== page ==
GM shares near 33-year low
Investors get out after credit-rating agency casts more negative light on U.S. automakers.
NEW YORK (CNNMoney.com) -- The stock price of General Motors Corp. neared its lowest level in 33 years Monday after a credit-rating agency's report cast a further shadow on the embattled U.S. auto industry.
"Today, capitulation... People are throwing in the towel" after watching the U.S. automobile industry spiral downward for months, said Jeff Embersits, chief information officer at Shareholder Value Management.
Shares of GM (GM, Fortune 500) closed down 6.4% Monday to $12.91 a share. It traded as low as $12.78, just 19 cents above the 33-year low of $12.59 on a split-adjusted basis, set on Jan. 2, 1975, according to BigCharts.
On Friday, Standard & Poor's Ratings Service placed the corporate credit ratings of GM, along with Ford and Chrysler LLC, on its CreditWatch list with negative implications.
"That's basically the same as saying they're in trouble," said Embersits.
A negative CreditWatch means ratings have a one-in-two chance of being downgraded in the next three months.
Sales in trouble: Gasoline prices above $4 a gallon have cut deeply into demand for U.S. automakers' once-profitable trucks and sport utility vehicles. Citibank analyst Itay Michaeli predicts GM sales dropped 28% in June and Ford's fell 27%.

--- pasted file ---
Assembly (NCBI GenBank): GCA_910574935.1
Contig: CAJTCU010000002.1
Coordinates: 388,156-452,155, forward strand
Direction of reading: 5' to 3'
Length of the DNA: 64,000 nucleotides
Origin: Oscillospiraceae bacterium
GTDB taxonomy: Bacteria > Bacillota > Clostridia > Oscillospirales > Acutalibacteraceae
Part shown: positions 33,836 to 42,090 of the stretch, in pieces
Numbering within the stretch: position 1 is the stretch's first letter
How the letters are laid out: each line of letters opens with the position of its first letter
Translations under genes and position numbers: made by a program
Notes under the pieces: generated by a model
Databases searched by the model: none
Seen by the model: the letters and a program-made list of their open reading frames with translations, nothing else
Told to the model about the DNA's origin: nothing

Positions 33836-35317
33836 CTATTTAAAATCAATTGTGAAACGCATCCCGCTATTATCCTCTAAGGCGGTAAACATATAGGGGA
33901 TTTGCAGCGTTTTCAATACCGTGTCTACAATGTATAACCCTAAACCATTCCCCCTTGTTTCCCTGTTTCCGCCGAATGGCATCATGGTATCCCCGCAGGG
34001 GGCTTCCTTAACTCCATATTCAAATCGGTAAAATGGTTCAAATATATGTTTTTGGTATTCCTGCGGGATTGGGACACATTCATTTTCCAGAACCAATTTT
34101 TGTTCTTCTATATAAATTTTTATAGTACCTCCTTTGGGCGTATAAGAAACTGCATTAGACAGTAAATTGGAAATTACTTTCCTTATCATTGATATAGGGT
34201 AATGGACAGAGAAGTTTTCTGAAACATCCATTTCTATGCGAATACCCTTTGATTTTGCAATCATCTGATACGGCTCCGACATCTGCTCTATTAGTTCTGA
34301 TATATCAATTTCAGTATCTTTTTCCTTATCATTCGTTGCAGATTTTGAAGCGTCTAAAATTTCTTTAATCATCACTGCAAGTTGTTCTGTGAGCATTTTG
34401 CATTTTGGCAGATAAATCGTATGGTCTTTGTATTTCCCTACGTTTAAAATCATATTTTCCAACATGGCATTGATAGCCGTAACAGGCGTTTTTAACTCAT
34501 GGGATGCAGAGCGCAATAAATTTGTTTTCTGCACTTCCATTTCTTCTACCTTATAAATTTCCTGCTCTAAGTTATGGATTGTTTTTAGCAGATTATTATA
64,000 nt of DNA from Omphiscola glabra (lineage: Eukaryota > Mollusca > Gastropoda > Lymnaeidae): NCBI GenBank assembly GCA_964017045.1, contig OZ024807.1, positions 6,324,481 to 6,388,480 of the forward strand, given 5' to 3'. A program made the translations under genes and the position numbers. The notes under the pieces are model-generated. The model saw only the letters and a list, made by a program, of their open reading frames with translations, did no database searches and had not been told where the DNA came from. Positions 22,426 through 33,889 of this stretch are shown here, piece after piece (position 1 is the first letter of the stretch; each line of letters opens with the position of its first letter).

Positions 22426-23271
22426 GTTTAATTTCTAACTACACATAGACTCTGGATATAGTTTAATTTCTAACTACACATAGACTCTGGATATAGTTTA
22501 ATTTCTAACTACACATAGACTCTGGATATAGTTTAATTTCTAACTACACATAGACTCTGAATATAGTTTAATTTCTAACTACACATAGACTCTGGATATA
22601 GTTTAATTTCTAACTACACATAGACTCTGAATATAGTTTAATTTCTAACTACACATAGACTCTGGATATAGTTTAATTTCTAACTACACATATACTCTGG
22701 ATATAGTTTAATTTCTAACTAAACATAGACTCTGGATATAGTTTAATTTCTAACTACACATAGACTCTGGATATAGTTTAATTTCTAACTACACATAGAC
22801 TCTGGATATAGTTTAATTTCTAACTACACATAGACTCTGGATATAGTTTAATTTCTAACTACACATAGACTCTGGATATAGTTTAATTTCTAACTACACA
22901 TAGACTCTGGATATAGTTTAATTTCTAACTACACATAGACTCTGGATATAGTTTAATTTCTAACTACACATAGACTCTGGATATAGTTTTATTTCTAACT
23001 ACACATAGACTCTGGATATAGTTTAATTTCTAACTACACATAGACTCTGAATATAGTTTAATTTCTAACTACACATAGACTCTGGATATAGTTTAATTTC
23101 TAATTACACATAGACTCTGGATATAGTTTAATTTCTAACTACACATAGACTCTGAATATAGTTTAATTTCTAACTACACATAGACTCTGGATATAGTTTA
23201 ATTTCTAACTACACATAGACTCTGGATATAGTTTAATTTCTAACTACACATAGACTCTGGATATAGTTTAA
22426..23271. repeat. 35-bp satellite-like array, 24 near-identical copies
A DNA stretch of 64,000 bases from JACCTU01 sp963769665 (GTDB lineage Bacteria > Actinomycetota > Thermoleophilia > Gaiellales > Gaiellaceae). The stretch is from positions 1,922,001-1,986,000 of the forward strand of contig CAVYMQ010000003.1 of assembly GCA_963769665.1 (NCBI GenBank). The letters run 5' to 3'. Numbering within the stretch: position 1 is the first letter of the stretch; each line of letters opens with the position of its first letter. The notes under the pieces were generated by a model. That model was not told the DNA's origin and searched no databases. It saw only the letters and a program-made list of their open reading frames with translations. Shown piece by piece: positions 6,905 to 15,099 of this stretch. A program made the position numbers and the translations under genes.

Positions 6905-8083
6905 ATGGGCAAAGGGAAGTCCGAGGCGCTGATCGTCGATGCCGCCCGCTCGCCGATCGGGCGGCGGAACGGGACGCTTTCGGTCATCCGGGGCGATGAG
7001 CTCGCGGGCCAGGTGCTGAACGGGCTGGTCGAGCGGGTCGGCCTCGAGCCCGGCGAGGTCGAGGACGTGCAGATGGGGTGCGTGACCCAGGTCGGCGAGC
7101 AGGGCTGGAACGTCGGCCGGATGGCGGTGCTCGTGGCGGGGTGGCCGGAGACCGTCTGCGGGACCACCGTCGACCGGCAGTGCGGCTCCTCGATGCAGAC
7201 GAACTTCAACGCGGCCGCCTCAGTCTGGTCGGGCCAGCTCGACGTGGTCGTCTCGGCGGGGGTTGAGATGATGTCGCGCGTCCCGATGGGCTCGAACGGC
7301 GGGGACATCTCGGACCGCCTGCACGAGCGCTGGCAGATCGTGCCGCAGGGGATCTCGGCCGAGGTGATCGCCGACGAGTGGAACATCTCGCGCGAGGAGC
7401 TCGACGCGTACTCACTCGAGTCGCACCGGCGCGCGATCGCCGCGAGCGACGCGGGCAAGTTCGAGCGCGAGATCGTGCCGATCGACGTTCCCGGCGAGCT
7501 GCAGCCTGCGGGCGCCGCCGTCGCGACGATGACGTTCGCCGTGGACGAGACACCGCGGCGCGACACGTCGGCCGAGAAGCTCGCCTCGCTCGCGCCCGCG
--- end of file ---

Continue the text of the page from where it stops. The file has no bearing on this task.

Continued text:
The average price of regular gasoline hit a record high of $4.08 a gallon last week, and remains more than a dollar higher than it was a year ago, according to a survey from motorist advocacy group AAA.
Automakers have been scrambling to avert disaster and shift manufacturing from large vehicles to smaller, fuel-efficient ones.
"I don't understand why it took so long for people to figure out how bad it's going to be," Embersits said.
Corporate cuts: General Motors said last week it reduced its workforce by 18,657 hourly employees through buyouts and early retirement programs. It said it will replace those workers with cheaper entry-level hires as it closes four pickup truck and sport utility vehicle plants.
Ford said it would delay the launch of its full-size F-150 pickup truck and cut third-quarter production by 50,000 vehicles.
As sales decline, General Motors could end up burning as much as $1 billion a month to stay afloat, according to some accounts, sparking talk that it may need to sell off under-performing marquee brands such as Hummer and Saab.